12-Step Facilitation Therapy
12-Step Group Participation for Long-Term Abstinence
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What Is 12-Step Facilitation Therapy?
Twelve-step facilitation therapy is a type of behavioral therapy that promotes long-term abstinence by encouraging and facilitating the active engagement of clients in a 12-step recovery group. It is facilitated by Nova’s recovery specialists and is grounded in the concept that addiction is both a spiritual and medical disease.
Twelve-step facilitation therapy is used to treat drug and alcohol addiction by modifying attitudes and behaviors. It incorporates the following three key ideas:
- Acceptance – Clients come to realize that drug and alcohol addiction is a disease that cannot be controlled. The abuse of addictive substances has caused it to become completely unmanageable and willpower cannot defeat the addiction on its own. Abstinence is the only way to overcome drug and alcohol addiction.
- Surrender – In order to heal, clients must surrender to their higher power and accept the peer support provided by other addicted individuals in the same situation. Clients must also accept the that adhering to the 12-step program will provide them the highest opportunity for personal success in sobriety.
- Active involvement – Another main aspect of 12-step therapy is that clients regularly attend 12-step meetings and participate in all related activities.
Benefits of 12-Step Facilitation Therapy
- Helps clients achieve and sustain long-term recovery
- Offers clients a peer community of individuals with shared experiences
- Provides sobriety tips and techniques from other people’s life experiences
- Provides consistent access to a judgment-free environment in which to talk and listen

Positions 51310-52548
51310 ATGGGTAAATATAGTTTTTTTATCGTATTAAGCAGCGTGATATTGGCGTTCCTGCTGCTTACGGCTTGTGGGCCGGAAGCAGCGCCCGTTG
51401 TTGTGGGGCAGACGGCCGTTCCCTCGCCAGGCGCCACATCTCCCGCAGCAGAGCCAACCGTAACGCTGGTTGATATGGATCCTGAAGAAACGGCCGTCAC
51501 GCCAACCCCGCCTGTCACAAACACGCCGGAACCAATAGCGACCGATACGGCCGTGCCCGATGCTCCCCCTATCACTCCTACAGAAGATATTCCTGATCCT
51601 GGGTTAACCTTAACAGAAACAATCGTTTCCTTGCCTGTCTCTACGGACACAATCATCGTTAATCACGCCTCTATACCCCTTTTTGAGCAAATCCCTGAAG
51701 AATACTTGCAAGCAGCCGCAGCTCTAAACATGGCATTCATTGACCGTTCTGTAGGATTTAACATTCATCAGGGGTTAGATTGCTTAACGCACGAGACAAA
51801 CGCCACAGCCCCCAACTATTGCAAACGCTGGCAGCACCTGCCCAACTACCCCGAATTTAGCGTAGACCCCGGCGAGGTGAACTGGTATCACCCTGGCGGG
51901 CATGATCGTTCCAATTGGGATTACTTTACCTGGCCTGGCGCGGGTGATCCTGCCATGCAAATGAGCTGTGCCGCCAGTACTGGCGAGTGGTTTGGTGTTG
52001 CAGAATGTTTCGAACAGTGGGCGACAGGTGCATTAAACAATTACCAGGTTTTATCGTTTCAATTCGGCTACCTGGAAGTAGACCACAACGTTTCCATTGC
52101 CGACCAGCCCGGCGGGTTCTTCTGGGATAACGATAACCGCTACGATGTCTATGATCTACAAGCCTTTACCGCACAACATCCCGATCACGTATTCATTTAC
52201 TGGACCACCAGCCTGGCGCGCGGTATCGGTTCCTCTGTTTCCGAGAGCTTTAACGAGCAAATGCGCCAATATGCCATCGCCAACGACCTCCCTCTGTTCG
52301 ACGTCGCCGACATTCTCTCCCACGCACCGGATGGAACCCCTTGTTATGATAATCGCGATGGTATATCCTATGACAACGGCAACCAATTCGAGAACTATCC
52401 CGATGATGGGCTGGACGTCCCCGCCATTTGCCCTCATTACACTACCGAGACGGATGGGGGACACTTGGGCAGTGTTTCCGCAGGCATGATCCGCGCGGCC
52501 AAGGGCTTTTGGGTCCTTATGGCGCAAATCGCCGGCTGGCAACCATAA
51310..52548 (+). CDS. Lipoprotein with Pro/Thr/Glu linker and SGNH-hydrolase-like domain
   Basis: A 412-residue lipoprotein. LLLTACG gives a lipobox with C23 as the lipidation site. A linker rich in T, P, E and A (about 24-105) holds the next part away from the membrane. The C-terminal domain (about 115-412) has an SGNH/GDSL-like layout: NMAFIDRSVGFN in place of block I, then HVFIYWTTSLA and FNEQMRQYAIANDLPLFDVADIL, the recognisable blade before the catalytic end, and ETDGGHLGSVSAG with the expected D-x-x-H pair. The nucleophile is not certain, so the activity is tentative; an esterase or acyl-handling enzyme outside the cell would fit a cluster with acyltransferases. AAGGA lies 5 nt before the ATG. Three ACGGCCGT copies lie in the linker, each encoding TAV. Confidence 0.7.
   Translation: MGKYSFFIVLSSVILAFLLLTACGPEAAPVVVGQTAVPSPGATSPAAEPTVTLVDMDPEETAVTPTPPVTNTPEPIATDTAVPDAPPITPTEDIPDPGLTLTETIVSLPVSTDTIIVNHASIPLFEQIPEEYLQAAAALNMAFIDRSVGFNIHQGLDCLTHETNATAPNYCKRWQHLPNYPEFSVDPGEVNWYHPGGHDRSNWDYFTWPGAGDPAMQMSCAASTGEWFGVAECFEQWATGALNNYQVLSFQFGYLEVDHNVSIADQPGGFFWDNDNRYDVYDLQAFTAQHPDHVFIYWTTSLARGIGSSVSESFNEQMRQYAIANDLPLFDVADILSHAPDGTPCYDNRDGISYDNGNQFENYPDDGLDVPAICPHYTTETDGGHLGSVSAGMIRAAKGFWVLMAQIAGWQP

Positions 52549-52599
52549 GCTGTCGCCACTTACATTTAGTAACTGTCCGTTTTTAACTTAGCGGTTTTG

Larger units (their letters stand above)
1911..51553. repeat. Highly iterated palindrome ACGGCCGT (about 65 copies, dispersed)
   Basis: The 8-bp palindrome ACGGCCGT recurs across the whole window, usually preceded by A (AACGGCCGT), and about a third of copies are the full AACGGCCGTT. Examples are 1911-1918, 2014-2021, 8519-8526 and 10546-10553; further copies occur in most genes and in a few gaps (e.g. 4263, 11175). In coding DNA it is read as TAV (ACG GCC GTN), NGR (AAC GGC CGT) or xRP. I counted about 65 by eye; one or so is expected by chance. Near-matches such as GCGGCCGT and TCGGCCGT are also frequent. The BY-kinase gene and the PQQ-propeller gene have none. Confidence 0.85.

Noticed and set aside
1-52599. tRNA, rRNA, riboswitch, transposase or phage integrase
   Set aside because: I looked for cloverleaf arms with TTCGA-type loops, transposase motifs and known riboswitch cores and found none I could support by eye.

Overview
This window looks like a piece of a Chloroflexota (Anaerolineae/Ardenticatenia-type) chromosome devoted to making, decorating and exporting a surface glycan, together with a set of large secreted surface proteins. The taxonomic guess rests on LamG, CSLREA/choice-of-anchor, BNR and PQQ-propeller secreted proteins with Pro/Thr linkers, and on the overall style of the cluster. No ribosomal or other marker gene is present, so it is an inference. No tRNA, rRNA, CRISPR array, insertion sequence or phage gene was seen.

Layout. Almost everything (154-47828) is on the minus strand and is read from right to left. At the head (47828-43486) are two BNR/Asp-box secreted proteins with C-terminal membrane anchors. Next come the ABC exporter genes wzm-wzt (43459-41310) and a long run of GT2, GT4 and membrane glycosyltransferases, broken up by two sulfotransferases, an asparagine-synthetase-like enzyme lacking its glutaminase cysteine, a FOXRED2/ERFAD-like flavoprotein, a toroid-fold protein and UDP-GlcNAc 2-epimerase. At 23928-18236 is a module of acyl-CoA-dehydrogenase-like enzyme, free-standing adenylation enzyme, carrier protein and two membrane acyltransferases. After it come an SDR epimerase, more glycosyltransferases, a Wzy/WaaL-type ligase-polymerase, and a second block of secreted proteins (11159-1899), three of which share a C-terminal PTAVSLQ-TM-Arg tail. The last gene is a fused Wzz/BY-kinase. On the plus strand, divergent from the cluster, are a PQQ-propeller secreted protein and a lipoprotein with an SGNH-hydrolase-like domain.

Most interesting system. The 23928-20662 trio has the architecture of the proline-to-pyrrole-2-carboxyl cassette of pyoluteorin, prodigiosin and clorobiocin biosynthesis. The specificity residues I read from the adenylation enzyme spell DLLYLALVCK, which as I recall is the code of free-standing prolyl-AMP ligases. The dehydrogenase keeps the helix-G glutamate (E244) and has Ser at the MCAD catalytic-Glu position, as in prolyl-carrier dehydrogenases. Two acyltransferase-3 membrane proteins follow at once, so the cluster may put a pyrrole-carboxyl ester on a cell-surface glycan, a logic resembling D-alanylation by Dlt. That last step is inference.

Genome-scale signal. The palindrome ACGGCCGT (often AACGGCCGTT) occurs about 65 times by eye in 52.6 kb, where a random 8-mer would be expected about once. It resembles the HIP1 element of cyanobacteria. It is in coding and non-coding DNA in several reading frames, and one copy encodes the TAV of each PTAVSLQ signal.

How 12-Step Facilitation Therapy Is Used in Addiction Treatment
At Nova Recovery Center, 12-step facilitation therapy is used in a number of different aspects of our recovery programming. Gender-specific treatment groups include an Awareness Group and a Big Book Group, which each meet four to five times per week.
In Awareness Group, clients have the opportunity to identify certain behaviors that affect their family, friends, and recovery community members, and gradually learn to understand how these attitudes and actions may be harmful. The language used in Awareness Group is in the form of sentence stems, such as “When I see …” or “When I hear …” and “I feel …” to shed light on particular behaviors that an individual may not see or acknowledge within themselves. The group then encourages the person to make commitments to change their behaviors and continues to hold them accountable to these commitments.
In Big Book Group, clients study the principles of the 12-step program, ask questions, and discuss their answers. Each group is made up of clients working through the same steps. For example, one group encompasses clients working on steps one through three. Another group is made of up of clients working on steps four through seven, and so on.
Recovery specialists also meet one-on-one with clients two times per week.
All of these treatment groups and individual sessions are facilitated by recovery specialists, who are actively working through the 12-step program themselves. This provides a unique opportunity for recovery specialists to act as role models while they live out the principles of the 12-step program on a daily basis for clients to see.
- Gender-specific treatment
- Evidenced-based treatment
- 12-Step immersion
- 90-day residential treatment
- Family program
- Full continuum of care
- Insurance and private pay
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